The whip cracks, the waitress shouts and the client laughs as he winces. Welcome to the Masoch Cafe in Euro 2012 host city Lviv, which also happens to be a little-known place of pilgrimage for lovers of pain.
The city in western Ukraine, which hosts Group B matches involving Germany, Portugal and Denmark, was once home to Leopold von Sacher-Masoch (1835-1895), who gave his name to the term “masochism” through his famous work “The Venus in Furs”.
The origins of masochism — officially defined as deriving sexual pleasure by being physically or emotionally abused — is less well-known than its opposite, sadism, which takes its name from the French writer the Marquis de Sade.
But while Sade has had countless books and films made about his libertine lifestyle and anything goes sexuality, even in Lviv, which used to belong to Poland and Austria, Masoch is a relative unknown.
No roads are named after the author and there’s no mention of him in any municipal guidebooks.
“Lviv is a conservative town. There’s time for everything,” said the mayor Andriy Sadovyy, with a wry smile.
“He’s an interesting character who invented a doctrine. With the development of the city, there’ll be new roads, maybe even one in his name?”
“We’re rather proud of him,” added bookshop manager Lubomyra Kril. “He left his mark in literature but Ukrainians haven’t really taken him to heart because his father was Austrian and he wrote in German, plus he left Lviv at a young age.”
Masoch remains a curiosity for the well-read: Lviv’s two biggest bookshops — Ye (To Be) and Litera (Letter), had a shortage of his books on Saturday.
The link between Sacher-Masoch and Lviv, which at the time was called Lemberg, is found in some poems and in “The Venus in Furs”.
In the latter, the central character is a “widow of Lwow” — the Polish name for the city used in some translations of the book — and on holiday where she tortures the book’s narrator — at his request.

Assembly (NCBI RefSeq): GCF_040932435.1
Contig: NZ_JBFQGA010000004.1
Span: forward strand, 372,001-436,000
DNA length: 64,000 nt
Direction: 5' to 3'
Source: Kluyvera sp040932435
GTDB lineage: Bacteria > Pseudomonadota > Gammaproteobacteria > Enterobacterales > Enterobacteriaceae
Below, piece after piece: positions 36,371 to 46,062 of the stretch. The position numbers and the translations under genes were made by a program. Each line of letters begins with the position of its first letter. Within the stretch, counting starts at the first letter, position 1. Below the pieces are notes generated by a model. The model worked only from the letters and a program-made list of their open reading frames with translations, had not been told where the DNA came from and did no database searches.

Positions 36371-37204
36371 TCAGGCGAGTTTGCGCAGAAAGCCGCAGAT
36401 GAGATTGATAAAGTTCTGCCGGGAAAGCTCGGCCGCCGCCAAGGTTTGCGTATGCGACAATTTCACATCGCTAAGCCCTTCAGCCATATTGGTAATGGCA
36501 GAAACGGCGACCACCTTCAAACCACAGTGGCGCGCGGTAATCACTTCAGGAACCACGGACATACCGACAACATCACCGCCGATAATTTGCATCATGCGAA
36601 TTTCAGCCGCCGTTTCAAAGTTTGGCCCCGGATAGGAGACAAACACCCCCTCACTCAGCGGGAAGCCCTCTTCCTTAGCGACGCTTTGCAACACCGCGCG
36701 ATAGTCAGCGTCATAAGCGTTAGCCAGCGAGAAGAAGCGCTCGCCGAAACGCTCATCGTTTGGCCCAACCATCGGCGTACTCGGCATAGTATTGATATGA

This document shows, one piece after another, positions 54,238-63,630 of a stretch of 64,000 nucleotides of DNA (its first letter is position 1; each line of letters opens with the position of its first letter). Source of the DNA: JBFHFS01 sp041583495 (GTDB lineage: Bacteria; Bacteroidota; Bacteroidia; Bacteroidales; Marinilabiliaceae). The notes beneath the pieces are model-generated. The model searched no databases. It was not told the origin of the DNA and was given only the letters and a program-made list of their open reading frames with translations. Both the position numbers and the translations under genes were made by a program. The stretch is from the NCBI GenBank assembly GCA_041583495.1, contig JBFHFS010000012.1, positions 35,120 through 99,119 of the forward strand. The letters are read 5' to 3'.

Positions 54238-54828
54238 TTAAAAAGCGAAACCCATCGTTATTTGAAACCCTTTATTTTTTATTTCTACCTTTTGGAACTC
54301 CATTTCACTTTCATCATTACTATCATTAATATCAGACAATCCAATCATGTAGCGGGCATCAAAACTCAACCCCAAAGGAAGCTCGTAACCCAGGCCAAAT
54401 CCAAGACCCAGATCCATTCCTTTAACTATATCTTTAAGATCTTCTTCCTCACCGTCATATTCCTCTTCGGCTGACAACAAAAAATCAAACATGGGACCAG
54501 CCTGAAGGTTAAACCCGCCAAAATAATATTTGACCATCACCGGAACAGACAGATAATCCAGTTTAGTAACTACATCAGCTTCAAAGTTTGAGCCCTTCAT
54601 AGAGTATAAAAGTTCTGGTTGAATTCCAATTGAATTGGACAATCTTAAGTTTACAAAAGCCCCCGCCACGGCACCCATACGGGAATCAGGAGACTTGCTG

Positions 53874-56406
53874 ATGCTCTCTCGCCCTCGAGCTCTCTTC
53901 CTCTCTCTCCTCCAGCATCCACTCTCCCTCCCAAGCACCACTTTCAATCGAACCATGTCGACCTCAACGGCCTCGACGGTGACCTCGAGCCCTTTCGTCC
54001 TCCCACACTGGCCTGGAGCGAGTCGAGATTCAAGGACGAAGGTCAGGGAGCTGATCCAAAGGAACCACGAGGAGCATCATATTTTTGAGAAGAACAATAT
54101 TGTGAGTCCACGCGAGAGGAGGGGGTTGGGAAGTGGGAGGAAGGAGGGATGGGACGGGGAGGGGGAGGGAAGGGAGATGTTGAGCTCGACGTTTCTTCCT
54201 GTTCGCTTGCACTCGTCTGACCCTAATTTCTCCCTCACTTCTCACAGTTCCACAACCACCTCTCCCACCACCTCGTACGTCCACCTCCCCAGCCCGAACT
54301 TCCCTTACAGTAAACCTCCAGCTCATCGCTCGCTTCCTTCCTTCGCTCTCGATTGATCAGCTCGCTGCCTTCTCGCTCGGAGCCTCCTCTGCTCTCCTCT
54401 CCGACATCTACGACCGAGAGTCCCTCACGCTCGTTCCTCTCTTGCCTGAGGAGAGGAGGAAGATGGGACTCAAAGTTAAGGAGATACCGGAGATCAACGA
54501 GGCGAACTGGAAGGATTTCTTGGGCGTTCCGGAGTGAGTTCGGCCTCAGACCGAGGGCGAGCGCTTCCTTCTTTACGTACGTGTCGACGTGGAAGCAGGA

As he says: “If I can’t enjoy the full and total happiness of love… then I want the woman I love to mistreat me, betray me, and the more cruelly the better. That too is a pleasure.”
This type of paradoxical pleasure is laid bare in the Masoch Cafe.
When it opened in 2008, “everyone was reading ‘The Venus in Furs’ on the tram or the bus”, Ilona, a Euro 2012 volunteer, told AFP before the first match in the city between Germany and Portugal.
A lifesize statue of Sacher-Masoch welcomes even the most ordinary customer.
Inside the Cafe Masoch, the decor is sensual, with moulds of penises and breasts, plus small sofas decked with chains in the cellar and fur-covered menus.
A television screen shows in turn erotic films, news items and clips of classic films.
On the menu are bulls’ testicles and penis as well as “orgasm” desserts and cocktails with names like “fellatio”, “breast milk” or “masochito”.
But it is the waitresses who bring to life the practices dear to the heart of good old “Leopold”, as he is called in these parts.
One young Kiev woman, out in Lviv with two friends, asks for special treatment.
A waitress blindfolds her, whispers a few words in her ear, slips some ice-cubes down her back and between her breasts, pours alcohol in her mouth, shakes her head then hits her with a small whip.
The customer and her friends all burst out laughing.
A group of Germany supporters also tried a little bit of punishment.
Oksana Voloshyn, 26, who has worked for the last six months in the cafe-restaurant, is the most active of the waitresses and is happy to oblige anyone looking to play mistress and servant.
Her consenting victim, bent over the back of a chair, has to shout out what she orders with each crack of the whip: be it a “miaow” or a “I’m sexy and I know it!”
“Here, we whip the clients and they like it,” said Voloshyn proudly. “And when they’re whipped, they give a bigger tip.”